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Brits Struggling With Love & Lasting Relationships

2nd February 2007 Print
New research reveals that one in five British couples are on the verge of a break-up – are you one of them? Nearly one in five marriages (19%) – that’s half a million people – are on shaky ground and could be heading for the divorce courts, according to research* by new website

Key findings from the report, which takes an in-depth look at modern love and the social, economic, sexual and psychological ups and downs that make and break Britain’s relationships, include:

• Sex, infidelity, falling out of love and abuse are the primary reason for divorce in Britain.
• One in five women cite a serious incident of abuse as the reason for relationship breakdown.
• One in three men are currently bored with their wife and marriage.
• The average length of marriage before it hits the rocks is seven years, three months.
• The worst role models for divorce are Lady Heather Mills- McCartney and Sir Paul McCartney while the best are Fergie (the Duchess of York) and Prince Andrew.

Opps, there goes my sex life

Nearly half (44%) of married people surveyed say that their sex lives have decreased while a further one in ten married couples are having no sex at all. These figures are particularly worrying for men, with “lack of sex” being cited as the single biggest factor in relationship breakdown. Tellingly, 36 per cent of men and 44 per cent of women said a partner’s affair was a key problem in their marriage.

Faye Rowe Editor of says: “These findings paint a bleak picture of the British institution of marriage and suggest that divorce rates will not be falling dramatically in the future. It is worrying that sex – not having it or having it with someone other than your partner – is the main catalyst for divorce. It suggests that we are no longer satisified with having one partner for life.”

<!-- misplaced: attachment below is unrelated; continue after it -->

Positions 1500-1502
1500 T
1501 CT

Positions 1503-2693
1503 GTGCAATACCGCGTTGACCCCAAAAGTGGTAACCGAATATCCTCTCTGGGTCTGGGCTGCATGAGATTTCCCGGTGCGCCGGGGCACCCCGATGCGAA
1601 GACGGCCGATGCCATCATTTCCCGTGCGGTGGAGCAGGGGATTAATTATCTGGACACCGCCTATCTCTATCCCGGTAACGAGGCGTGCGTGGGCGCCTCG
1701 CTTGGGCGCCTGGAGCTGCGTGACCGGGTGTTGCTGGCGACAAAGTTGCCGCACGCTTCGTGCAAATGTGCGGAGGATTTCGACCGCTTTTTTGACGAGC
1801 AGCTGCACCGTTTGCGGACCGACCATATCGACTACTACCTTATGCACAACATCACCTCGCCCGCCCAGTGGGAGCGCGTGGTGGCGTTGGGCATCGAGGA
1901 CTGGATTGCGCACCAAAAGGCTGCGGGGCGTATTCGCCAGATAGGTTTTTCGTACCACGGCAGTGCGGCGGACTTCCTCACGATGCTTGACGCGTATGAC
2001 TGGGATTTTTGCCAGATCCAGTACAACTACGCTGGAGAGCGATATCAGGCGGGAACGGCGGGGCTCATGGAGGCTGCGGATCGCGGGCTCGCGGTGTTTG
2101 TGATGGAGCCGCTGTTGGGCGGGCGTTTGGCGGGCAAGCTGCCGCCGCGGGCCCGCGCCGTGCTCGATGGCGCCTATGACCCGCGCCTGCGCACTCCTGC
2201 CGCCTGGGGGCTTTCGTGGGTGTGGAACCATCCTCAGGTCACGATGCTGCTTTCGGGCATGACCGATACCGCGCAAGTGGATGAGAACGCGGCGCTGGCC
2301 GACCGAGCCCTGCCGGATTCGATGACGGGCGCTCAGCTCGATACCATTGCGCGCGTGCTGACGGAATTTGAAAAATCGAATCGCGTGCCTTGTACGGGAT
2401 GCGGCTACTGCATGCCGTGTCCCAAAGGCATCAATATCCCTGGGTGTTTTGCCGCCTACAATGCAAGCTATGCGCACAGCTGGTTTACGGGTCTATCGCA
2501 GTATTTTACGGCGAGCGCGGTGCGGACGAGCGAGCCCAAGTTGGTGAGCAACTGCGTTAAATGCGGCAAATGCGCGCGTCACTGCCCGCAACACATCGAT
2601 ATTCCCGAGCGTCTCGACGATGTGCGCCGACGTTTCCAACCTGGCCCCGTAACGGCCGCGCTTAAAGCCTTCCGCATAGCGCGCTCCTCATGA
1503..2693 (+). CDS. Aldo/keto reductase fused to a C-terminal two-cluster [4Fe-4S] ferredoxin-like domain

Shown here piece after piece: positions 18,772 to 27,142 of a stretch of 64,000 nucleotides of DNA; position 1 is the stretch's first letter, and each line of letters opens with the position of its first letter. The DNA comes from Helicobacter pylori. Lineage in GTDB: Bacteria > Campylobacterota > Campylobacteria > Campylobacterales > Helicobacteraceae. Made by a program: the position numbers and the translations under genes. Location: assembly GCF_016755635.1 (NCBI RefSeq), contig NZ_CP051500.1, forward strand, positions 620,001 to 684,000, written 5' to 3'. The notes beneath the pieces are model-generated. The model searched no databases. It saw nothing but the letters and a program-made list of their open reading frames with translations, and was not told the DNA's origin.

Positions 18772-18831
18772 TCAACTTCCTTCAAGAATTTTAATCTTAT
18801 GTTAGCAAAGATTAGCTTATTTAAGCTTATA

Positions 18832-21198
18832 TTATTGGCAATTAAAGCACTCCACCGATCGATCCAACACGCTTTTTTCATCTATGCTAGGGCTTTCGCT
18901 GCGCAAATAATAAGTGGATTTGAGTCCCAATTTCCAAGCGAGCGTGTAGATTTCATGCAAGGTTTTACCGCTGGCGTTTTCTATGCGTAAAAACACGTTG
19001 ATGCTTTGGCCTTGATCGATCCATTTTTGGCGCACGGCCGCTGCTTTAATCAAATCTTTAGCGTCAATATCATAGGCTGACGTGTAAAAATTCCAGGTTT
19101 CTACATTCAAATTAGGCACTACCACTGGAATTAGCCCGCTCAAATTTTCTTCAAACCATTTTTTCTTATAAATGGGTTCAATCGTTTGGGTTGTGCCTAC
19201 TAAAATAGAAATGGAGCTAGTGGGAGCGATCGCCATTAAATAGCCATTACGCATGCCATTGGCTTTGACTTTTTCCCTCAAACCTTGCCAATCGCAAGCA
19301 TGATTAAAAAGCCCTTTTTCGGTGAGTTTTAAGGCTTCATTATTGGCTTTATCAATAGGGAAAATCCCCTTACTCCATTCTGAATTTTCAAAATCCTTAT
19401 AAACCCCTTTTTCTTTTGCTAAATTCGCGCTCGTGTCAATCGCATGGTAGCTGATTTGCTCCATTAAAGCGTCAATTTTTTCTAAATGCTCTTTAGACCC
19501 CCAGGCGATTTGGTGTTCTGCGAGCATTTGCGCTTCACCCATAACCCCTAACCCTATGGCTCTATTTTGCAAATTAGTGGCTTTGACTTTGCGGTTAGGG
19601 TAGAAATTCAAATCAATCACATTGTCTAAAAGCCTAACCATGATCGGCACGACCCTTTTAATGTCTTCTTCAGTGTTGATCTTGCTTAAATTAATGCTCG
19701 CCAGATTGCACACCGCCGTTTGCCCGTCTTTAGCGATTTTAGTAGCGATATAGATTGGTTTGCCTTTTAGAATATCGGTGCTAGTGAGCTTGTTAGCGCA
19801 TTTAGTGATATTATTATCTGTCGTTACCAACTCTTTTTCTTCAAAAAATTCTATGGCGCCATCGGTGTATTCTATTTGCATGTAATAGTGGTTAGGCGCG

A divorce lawyer on speed dial

Over one in four divorced or separated people surveyed (27%) said that discovering their partner was having an affair was the defining moment that signalled the end of their marriage. In terms of how they discovered their partner’s infidelity: over half of people (54%) discovered the affair themselves, while one in five confessed, and four per cent were told by the ‘other woman/man’. One in every 100 simply got a text or letter.

One in five divorcees (22%) said falling out of love was what lead to the breakdown of their relationship, while a staggering one in six (15.9%) women and six per cent of men said a serious incident of abuse is what pushed them over the edge. What’s worse is that forty per cent of women claim physical and mental abuse was a problem during their marriage and one in four females (24.5%) say that they have encountered drug and alcohol abuse in their relationship before its end.

Paula Hall, a relationship psychotherapist at Relate says: "Relationship breakdown is complex and the damage has often been done over many years of either unresolved conflict or distance. With the exception of abuse, the reasons cited in this report are common symptoms of a relationship in jeopardy. But, if couples have sufficient motivation and commitment to focus on the good things that got them together in the first place, these problems (bar abuse) need not be insurmountable.”

Top ten reasons for relationship meltdown

1. My partner had an affair
2. Abuse (physical and/or mental)
3. Boredom
4. Lack of sex
5. Financial disagreements
6. Alcohol/drug abuse
7. Debt
8. My career took priority
9. Hobbies (e.g. football)
10. I had an affair

What to do, where to go

The research found that many people are unsure about where or who to turn to for help and advice post-split. While over half (58%) of people said the first person they turned to when considering divorce was a friend or family member (usually their mother), one third went straight to a solicitor, but 35 per cent said there simply wasn’t enough independent advice available to help them through the process.

But despite the fall out – 45 per cent of people were poorer, 23 per cent fell off the property ladder, 14 per cent suffered a major illness and 13 per cent said their career suffered post divorce ¬ it hasn’t put people off marriage: seventy per cent of divorced people still believe that there is a perfect man or woman out there.